Table of Contents
Journal of Biomedical Education
Volume 2017, Article ID 5013670, 10 pages
Research Article

Nutrition Practice and Knowledge of First-Year Medical Students

1Institute of Physical Activity and Nutrition (IPAN), School of Exercise and Nutrition Sciences, Deakin University, Geelong, VIC, Australia
2School of Medicine, Deakin University, Geelong, VIC, Australia
3School of Exercise and Nutrition Sciences, Deakin University, Geelong, VIC, Australia

Correspondence should be addressed to Robyn Perlstein; ua.ude.nikaed@nietslrep.nybor

Received 31 March 2017; Accepted 6 July 2017; Published 27 August 2017

Academic Editor: Terrence M. Shaneyfelt

Copyright © 2017 Robyn Perlstein et al. This is an open access article distributed under the Creative Commons Attribution License, which permits unrestricted use, distribution, and reproduction in any medium, provided the original work is properly cited.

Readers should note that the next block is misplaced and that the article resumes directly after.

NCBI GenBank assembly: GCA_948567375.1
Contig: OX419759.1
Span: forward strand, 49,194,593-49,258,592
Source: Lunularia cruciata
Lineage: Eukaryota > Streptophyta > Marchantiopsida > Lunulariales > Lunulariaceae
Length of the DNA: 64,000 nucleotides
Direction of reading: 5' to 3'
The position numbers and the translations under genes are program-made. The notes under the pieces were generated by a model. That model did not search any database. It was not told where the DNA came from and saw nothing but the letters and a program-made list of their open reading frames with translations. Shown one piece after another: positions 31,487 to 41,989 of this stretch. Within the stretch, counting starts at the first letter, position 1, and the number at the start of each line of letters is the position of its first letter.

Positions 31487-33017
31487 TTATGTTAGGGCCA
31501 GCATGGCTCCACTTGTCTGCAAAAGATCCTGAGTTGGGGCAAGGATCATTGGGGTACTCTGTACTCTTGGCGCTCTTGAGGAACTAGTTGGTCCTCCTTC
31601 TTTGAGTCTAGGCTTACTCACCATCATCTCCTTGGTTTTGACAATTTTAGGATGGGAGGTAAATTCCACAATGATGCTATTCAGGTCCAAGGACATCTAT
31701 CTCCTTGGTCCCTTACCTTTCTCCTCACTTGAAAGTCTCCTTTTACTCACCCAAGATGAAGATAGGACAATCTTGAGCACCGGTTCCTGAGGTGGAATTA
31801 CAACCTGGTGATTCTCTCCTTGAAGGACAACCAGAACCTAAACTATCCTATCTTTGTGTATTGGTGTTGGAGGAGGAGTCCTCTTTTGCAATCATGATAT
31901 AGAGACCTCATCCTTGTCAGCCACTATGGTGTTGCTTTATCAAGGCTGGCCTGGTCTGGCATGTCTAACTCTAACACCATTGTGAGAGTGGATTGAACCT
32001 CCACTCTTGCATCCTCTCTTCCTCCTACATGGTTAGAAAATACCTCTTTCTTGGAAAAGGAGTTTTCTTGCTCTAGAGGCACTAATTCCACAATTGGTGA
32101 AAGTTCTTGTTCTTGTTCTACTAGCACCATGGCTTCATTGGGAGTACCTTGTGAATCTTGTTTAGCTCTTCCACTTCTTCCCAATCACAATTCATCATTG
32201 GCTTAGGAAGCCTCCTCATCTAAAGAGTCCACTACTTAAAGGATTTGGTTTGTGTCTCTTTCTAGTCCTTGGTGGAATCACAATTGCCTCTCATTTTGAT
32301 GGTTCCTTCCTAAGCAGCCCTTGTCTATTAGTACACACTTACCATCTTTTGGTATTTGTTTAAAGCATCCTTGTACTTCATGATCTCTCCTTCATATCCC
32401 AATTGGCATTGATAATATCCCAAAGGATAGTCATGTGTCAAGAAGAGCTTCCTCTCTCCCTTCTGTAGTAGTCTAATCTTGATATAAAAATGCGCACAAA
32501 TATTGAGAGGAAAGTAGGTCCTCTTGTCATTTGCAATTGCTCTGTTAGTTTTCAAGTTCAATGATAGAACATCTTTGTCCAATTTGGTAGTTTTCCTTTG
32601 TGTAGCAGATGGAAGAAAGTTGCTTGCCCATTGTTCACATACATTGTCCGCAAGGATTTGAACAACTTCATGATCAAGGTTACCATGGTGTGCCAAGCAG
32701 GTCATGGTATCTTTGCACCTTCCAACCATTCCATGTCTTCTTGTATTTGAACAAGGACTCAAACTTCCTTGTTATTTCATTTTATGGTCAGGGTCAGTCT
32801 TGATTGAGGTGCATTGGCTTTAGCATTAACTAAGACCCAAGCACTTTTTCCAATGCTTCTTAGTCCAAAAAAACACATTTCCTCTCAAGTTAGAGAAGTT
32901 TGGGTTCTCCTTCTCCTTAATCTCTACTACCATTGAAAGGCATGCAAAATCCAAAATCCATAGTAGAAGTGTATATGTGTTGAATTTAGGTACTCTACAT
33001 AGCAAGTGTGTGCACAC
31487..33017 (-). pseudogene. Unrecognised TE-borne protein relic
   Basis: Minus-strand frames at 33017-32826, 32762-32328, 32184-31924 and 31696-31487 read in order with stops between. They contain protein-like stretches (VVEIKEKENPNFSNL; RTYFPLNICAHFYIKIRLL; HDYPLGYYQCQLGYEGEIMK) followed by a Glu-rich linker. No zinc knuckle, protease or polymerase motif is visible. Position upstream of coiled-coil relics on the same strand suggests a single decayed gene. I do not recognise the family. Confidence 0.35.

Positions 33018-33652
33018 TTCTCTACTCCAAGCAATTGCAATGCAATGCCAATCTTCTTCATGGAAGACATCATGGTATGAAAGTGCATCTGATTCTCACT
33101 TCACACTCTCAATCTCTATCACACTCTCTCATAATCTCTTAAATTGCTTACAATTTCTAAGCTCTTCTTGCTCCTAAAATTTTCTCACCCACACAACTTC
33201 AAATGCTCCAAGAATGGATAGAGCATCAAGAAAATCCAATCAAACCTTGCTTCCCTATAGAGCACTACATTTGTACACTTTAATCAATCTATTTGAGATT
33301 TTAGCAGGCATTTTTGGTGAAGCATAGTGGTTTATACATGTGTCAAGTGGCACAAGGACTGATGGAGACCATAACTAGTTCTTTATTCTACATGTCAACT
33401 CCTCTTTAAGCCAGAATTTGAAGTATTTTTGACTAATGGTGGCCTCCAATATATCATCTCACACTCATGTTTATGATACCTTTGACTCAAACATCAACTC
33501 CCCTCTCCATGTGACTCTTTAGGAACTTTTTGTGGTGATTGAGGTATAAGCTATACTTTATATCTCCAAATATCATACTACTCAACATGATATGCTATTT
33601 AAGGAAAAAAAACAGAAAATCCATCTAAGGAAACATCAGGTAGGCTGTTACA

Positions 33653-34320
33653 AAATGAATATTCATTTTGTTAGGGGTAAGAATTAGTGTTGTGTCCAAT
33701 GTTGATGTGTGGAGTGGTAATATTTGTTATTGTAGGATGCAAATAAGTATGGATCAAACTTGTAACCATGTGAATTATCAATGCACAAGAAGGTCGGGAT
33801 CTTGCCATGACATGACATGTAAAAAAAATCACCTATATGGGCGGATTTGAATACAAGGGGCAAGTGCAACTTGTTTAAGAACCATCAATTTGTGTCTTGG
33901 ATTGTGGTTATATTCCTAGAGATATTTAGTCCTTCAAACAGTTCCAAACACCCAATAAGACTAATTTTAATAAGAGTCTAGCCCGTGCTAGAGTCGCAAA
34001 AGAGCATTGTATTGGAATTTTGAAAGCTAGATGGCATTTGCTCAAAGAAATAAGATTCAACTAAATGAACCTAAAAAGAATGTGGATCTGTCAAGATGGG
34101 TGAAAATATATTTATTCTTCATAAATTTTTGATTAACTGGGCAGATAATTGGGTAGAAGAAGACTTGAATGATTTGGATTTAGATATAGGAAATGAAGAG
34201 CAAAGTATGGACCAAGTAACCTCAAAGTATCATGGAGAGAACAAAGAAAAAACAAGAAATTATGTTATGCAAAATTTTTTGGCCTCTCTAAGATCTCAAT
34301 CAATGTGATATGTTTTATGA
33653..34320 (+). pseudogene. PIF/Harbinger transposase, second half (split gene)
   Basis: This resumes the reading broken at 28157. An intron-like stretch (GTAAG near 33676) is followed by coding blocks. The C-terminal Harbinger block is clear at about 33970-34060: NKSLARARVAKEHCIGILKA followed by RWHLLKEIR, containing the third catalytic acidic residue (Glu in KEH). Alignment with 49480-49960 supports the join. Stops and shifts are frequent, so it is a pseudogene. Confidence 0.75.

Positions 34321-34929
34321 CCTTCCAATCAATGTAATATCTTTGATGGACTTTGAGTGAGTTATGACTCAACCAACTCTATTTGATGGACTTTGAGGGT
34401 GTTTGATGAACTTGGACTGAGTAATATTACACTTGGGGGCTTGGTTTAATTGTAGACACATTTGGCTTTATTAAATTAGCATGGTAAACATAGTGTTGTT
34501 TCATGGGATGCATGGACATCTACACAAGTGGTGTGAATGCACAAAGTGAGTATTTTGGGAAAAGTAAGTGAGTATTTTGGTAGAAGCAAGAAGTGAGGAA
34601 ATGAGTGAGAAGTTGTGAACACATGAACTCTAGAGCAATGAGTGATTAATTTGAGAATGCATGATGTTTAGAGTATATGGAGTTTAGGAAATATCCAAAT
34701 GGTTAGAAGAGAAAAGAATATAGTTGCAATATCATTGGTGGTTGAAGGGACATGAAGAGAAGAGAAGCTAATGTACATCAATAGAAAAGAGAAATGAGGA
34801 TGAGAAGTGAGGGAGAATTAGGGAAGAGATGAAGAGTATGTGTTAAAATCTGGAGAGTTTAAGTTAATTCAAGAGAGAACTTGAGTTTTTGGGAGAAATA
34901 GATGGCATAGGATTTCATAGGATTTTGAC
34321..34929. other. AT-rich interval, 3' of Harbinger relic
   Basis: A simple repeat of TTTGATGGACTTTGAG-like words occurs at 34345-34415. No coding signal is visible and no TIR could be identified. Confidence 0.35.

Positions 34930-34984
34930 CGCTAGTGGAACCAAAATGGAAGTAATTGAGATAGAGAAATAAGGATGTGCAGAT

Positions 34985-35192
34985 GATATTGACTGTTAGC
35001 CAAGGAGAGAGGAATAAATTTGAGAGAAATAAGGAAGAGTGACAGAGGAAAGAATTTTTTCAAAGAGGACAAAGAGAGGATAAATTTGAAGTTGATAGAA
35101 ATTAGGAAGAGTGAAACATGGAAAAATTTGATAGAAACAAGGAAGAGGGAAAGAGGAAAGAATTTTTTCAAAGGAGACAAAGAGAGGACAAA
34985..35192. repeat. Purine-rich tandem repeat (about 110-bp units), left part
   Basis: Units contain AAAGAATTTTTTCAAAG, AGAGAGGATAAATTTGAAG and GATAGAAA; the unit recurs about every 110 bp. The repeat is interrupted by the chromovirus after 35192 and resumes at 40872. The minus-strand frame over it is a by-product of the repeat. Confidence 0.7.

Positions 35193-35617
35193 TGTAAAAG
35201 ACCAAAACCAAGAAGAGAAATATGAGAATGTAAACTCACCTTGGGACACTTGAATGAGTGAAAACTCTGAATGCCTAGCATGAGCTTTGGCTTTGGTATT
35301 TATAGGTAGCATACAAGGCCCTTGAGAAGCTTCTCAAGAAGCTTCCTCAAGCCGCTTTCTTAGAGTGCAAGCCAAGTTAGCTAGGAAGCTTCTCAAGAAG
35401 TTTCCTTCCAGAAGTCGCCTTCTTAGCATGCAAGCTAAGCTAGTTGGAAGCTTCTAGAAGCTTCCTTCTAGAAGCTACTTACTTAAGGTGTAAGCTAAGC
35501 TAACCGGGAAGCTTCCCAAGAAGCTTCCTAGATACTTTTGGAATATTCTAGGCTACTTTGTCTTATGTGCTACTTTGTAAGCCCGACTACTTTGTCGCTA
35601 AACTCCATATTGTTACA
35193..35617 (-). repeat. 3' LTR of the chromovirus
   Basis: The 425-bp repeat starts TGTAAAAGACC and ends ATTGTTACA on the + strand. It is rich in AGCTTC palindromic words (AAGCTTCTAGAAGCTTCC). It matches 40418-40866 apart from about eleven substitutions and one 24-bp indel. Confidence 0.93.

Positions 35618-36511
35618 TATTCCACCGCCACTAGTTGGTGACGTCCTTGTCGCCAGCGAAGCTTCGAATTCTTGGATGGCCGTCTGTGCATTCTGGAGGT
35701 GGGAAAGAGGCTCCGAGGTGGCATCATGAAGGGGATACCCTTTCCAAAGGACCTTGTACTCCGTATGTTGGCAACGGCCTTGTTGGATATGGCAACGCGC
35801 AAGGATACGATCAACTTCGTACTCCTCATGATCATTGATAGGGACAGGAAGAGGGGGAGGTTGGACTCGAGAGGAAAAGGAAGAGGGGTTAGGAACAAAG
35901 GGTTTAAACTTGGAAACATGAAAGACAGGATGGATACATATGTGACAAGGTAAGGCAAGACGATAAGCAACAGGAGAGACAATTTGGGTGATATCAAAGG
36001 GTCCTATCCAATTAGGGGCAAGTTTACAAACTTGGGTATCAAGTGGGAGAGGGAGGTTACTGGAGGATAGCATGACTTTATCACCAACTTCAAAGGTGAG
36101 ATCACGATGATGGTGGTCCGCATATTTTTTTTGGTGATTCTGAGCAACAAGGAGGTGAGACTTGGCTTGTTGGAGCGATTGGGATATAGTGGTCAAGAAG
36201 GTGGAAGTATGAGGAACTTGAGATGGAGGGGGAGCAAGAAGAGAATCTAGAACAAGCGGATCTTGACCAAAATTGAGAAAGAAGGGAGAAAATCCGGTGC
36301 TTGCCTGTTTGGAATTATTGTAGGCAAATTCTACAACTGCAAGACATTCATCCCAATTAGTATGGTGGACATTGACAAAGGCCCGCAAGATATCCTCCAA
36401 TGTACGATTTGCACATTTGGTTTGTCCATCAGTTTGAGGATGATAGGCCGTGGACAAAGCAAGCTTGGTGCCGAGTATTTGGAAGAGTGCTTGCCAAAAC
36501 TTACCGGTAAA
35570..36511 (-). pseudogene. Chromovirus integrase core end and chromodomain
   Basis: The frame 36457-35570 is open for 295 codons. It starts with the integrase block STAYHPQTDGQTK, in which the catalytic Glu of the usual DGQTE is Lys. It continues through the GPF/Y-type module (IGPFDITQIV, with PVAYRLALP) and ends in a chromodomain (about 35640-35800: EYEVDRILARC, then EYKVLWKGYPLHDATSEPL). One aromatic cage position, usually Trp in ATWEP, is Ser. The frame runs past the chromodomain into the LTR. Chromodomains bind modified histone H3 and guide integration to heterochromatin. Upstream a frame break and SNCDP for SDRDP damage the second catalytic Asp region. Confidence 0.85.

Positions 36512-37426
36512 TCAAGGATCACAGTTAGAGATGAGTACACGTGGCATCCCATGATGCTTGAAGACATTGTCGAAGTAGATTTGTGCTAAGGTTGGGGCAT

Objectives. To compare the knowledge of Australian dietary recommendations to the dietary practices of first-year medical students. Design. Over a period of four years, anonymous online surveys were completed by medical students attending a first-year nutrition lecture. Background. There is little information on the nutritional knowledge and dietary practices of medical students. Setting. First-year postgraduate university medical students, Geelong, Victoria, Australia. Participants. Between the years 2012 and 2016, 32%–61% of first-year students completed the survey. Phenomenon of Interest. Student’s knowledge of dietary guidelines and related practices. Analysis. The frequency of response was assessed across the different year cohorts using descriptive statistics. Results. Between 59% and 93% of first-year students correctly identified the recommended daily servings for fruit, and between 61% and 84% knew the vegetable recommendations. In contrast only 40%–46% met the guidelines for fruit and 12%–19% met the guidelines for vegetables. Conclusions and Implications. Discrepancies between students’ nutrition knowledge and behavior can provide learning opportunities. With low rates of fruit and vegetable consumption in medical students, increased awareness of links between nutrition and health, together with encouragement to make behavioral changes, may increase the skills of graduates to support patients in improving dietary intake.